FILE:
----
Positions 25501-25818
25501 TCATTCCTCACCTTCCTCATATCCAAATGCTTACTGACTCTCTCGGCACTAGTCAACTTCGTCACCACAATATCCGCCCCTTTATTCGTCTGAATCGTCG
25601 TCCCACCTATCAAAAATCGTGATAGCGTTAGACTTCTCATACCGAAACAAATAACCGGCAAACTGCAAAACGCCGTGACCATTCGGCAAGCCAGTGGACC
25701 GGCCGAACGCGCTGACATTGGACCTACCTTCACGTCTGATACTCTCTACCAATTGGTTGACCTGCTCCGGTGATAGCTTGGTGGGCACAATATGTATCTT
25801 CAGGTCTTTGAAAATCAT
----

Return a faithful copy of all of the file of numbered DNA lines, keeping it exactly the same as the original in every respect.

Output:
Positions 25501-25818
25501 TCATTCCTCACCTTCCTCATATCCAAATGCTTACTGACTCTCTCGGCACTAGTCAACTTCGTCACCACAATATCCGCCCCTTTATTCGTCTGAATCGTCG
25601 TCCCACCTATCAAAAATCGTGATAGCGTTAGACTTCTCATACCGAAACAAATAACCGGCAAACTGCAAAACGCCGTGACCATTCGGCAAGCCAGTGGACC
25701 GGCCGAACGCGCTGACATTGGACCTACCTTCACGTCTGATACTCTCTACCAATTGGTTGACCTGCTCCGGTGATAGCTTGGTGGGCACAATATGTATCTT
25801 CAGGTCTTTGAAAATCAT